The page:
Rockin’ the Storm in Atlantic Canada
All caught up now, we leave you to enjoy Ground Hog Day. That special anniversary we have been celebrating happily for twenty five years now. Wow! A quarter of a century! It has been that kind of life together that we haven’t minded repeating over and over again.
Bed Picnic Deluxe
To say we are a little overwhelmed these days would be an understatement but it’s an electric energizing kind of feeling. Trying to strike a balance of the ‘want to do’s’ with the ‘have to do’s’ with all of the ‘would rather do’s’ has kept us hopping since moving in.
Fall weather temperatures although still very mild, have been dropping so tending to R.E.D. especially running antifreeze through her veins is essential before the deep cold sets in. And oh the stuff in the galley! At the beginning of the season, if you remember, we were supposed to have been preparing for a three-month cruise of Lake Huron so I, in my usual Galley Kat over kill mode, provisioned for a three month trip. Now I’ve been faced with moving all that stuff back to the house. How many bottles of sauces and mustards can one fit in a tiny kitchen? I’m finding out. It will all get used up eventually but for an instant or three I was longing for all that storage in the Montreal kitchen.
Our Land Galley
So now the main tasks are complete on the boat. Igloo frame and winter coat secured. Lines flushed and food things removed. Poor R.E.D. will need a good cleaning in the spring but at least she’s winter-ready.
Now we are caught with wanting to do some yard work but needing to unpack boxes. The weather has been so great that if we wait for a crappy day nothing will get done inside.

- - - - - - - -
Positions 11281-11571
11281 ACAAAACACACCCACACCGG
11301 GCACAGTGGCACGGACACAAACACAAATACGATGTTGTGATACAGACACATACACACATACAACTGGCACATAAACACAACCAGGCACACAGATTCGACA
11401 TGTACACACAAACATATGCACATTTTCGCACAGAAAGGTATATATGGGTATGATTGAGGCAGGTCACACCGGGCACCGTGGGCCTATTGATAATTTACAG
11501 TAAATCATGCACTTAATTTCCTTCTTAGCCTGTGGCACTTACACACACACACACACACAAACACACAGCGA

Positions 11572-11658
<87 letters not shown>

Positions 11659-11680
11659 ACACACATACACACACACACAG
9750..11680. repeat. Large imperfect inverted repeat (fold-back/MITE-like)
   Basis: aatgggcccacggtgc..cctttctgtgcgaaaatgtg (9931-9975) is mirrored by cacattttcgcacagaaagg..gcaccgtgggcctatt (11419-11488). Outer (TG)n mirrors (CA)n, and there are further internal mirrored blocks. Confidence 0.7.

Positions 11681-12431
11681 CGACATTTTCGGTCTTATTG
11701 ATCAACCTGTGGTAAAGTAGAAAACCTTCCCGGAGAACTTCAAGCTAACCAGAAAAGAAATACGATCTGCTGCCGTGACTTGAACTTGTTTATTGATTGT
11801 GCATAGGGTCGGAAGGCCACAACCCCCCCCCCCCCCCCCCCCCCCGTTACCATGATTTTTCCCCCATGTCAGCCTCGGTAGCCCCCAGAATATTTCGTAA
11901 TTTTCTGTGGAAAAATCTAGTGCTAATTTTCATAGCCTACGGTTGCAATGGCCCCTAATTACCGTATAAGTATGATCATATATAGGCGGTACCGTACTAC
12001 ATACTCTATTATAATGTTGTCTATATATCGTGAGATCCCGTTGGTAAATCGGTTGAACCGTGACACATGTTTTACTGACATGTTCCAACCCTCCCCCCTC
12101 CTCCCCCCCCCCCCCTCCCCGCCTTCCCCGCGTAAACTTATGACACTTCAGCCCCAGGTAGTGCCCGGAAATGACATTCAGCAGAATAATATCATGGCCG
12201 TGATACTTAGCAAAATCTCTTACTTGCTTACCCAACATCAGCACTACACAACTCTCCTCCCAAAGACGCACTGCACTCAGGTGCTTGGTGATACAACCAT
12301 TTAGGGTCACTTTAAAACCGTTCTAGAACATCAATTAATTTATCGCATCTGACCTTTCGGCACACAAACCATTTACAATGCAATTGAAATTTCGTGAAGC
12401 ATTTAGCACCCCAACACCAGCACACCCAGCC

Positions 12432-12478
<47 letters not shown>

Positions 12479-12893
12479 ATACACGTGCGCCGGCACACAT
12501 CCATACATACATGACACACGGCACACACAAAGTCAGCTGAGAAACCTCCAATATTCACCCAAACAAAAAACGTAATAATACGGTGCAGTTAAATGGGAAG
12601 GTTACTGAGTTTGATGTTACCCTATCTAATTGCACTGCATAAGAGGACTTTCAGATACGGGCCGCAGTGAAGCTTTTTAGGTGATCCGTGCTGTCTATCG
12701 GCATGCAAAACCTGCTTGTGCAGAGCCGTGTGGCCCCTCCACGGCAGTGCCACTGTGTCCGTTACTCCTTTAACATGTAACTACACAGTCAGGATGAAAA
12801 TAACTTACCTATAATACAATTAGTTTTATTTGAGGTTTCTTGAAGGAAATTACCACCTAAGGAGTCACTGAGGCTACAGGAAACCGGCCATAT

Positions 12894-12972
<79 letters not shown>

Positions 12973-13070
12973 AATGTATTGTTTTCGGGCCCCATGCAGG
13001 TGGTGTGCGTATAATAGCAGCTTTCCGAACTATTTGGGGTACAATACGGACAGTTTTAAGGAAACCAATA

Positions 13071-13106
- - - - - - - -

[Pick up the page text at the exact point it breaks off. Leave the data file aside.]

The Fire Pit
So each day there is a little inside…a little outside. The previous owner was a real gardener and we want to make sure that we take care of pruning and cutting and thinning out properly. Identifying what plant is what is a big mystery for now but we’ll learn as we go. I’ve discovered little treasures of lemon thyme and lots of lavender some of which I’ve brought in to dry for the winter months. Can’t wait to see what other edibles emerge in a few months.
Another challenge for us is learning to properly recycle here. There are very specific rules not seen before in Montreal. And then there is caring for the septic system. My city condo garburator has been replaced with a compost bin. No bits of food or coffee grounds or grease down the drain and no chemicals. There are bags for paper waste and bags for plastic and special garbage bags for non-recyclable items and rules about disposing of yard debris and how many bags of each can be left for collection and when collection is scheduled for our area. It makes me sad to think of all the trees that sacrificed themselves for this one move. It’s embarassing all the paper and cardboard needed just for us but at least there is a good system in place to give it all a new life.
In the midst of all of this is what Francois refers to administrative things like changing our car and driver’s registration to make us Nova Scotia legal. We have a grace period of 90 days so there isn’t a great rush but it does have to be taken care of. And with winter approaching those snow tires have to be installed and at the same time why not have the mandatory safety inspection done which we’ll need when registration is changed over?
See what I mean? There’s a lot to do.
I’ve never had a move that’s taken this long to unpack either. Yes, I know, it’s only been a few days but usually I can have the boxes gone within a couple of days. Downing-sizing takes a lot more care. If you remember the previous posts about the car loads of things we got rid of before leaving Montreal, well it wasn’t nearly enough. 24’ x 26’ gives me exactly 624 square feet of fitting in on the main floor. Same for the upstairs rooms.
The Wooden Hill